Opponents argue that the new bill could result in AHP cherry picking, where only the healthy receive coverage. Under the Health Insurance Portability and Accountability Act, however, adverse selection is already illegal. Association Health Plans must market to, and accept, all member employees, regardless of claims history or health status, and health plans can't charge higher premiums for sick employees.
Other opponents say that the proposed bill will increase fraud. Supporters, however, say the bill protects against this by strictly defining what constitutes a legitimate multiple-employer health plan. The Department of Labor says it will police association plans vigilantly.
In the past several years, AHP legislation has been proposed and passed in the House of Representatives but has had trouble in the Senate. On Feb. 11, a new bill (H.R. 660) was introduced and referred to the House Committee on Education and the Workforce. At press time, Sen. Jim Talent (Missouri) said he hoped to introduce the bill in the Senate in the next few weeks and push it through quickly. He will join Sen. Christopher Bond (Missouri) and primary Senate sponsor Olympia Snowe (Maine), the chair of the Senate Small Business Committee. The bill, also known as the Small Business Health Fairness Act, already has more than 70 co-sponsors in the House.
Only time will tell whether the bill will succeed, but some politicians are optimistic. Hard-hitters such as Labor Secretary Chao, Small Business Administration Administrator Hector Barreto, House Education and Workforce Committee Chairman John Boehner (Ohio), and House Small Business Committee Chairman Don Manzullo (Illinois) exercised their enthusiasm for the bill at the February press conference in D.C. Other supporters include Reps. Sam Johnson (Texas), Ernie Fletcher (Kentucky), and Cal Dooley (California).
"Common sense tells you that it is going to be a whole lot better for all those millions and millions of Americans who work for small businesses, many who don't have health insurance," said Sen. Talent. "It's been done in the House. The president supports it. I see the support growing in the Senate."
Also promising is the support from small business. Almost 80 percent of the 2,000 businesses that were surveyed in the recent study by the National Association of the Self-Employed said they would participate in an AHP, if they received group purchase price breaks. Seventy-five percent said they would be motivated to participate in plans, if they had more choices in benefits or if paperwork and administrative burdens weren't as daunting.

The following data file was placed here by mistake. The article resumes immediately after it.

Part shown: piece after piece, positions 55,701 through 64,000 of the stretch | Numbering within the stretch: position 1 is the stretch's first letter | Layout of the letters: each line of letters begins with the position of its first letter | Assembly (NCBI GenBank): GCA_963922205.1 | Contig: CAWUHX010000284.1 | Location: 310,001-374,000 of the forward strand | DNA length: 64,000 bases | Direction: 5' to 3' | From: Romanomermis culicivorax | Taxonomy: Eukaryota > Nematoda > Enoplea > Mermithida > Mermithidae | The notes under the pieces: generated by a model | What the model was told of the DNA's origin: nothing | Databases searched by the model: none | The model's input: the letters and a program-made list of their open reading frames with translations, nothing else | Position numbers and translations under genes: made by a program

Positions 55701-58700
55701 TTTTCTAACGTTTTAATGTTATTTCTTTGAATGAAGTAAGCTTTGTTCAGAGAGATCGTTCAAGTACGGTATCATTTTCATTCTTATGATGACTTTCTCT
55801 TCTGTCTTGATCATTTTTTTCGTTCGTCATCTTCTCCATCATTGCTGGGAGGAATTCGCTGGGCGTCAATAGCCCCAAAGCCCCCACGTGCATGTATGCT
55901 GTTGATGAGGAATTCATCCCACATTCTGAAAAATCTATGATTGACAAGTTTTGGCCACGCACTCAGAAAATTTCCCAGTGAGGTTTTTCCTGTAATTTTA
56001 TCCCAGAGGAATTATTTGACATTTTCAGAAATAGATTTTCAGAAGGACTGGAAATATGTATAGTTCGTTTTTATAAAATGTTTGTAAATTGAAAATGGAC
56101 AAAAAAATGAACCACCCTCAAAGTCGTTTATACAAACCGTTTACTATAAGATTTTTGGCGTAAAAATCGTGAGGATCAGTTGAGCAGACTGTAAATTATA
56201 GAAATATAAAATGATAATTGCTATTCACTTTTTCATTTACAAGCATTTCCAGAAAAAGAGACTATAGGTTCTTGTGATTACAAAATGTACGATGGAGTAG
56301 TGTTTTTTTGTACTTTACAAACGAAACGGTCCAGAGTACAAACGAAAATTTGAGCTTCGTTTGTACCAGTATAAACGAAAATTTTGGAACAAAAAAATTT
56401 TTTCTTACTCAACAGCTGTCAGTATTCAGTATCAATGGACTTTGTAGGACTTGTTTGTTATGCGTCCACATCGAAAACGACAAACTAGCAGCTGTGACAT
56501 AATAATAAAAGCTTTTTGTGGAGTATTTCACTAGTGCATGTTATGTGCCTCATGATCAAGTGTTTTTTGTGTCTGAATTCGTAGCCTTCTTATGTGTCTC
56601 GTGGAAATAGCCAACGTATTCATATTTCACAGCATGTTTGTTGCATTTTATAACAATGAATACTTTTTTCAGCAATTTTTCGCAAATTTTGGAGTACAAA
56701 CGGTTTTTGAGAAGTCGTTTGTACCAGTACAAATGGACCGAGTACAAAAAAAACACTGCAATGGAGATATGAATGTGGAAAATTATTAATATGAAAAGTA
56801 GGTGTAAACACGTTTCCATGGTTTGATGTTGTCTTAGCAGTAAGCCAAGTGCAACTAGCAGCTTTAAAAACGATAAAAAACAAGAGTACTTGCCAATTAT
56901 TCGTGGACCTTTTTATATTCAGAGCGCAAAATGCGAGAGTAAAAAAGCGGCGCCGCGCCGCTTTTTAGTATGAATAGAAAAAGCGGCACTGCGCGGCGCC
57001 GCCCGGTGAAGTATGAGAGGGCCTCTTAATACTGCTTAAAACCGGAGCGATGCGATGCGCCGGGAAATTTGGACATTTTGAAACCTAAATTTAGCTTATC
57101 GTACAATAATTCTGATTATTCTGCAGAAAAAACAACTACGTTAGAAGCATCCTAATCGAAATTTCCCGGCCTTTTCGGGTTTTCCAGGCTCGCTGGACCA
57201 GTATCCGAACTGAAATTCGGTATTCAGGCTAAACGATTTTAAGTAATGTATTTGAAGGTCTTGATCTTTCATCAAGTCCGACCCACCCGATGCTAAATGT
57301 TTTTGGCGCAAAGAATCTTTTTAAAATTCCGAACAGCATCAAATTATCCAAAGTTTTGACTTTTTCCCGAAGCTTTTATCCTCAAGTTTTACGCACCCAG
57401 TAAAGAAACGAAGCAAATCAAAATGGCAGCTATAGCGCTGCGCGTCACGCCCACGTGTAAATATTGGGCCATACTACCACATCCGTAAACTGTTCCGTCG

The Association Health Plan Coalition, made up of more than 80 organizations, many of whom represent small businesses, has also been lobbying for the bill for several years. Members include the American Chamber of Commerce Executives, American Small Business Association, American Farm Bureau Federation, and the AVMA.
The AVMA sees the bill as a way to restore the GHLIT's strength. "If this important legislation passes, it would allow two very significant changes in the GHLIT's available coverage," said Dr. Janet Donlin, AVMA associate executive vice president and a GHLIT ex officio trustee. "First, it would enable the AVMA GHLIT to resume its provision of group medical coverage to AVMA members located in Maine, Massachusetts, New Hampshire, New Jersey, North Dakota, Vermont, and Washington. Second, and just as significant, is that the GHLIT could offer medical coverage to the nonveterinary staff who are employed by AVMA members."
And this is good news to Dr. Henry Childers, the AVMA Executive Board District I member, who represents veterinarians in four of the disenfranchised states. "Access to quality health care insurance coverage for themselves and their employees is the number one issue facing the private practitioners residing in my district, and they are looking to passage of this piece of legislation to address this critical concern."
The AVMA encourages members to contact their representatives in Washington, D.C., to support passage of the Small Business Health Fairness Act.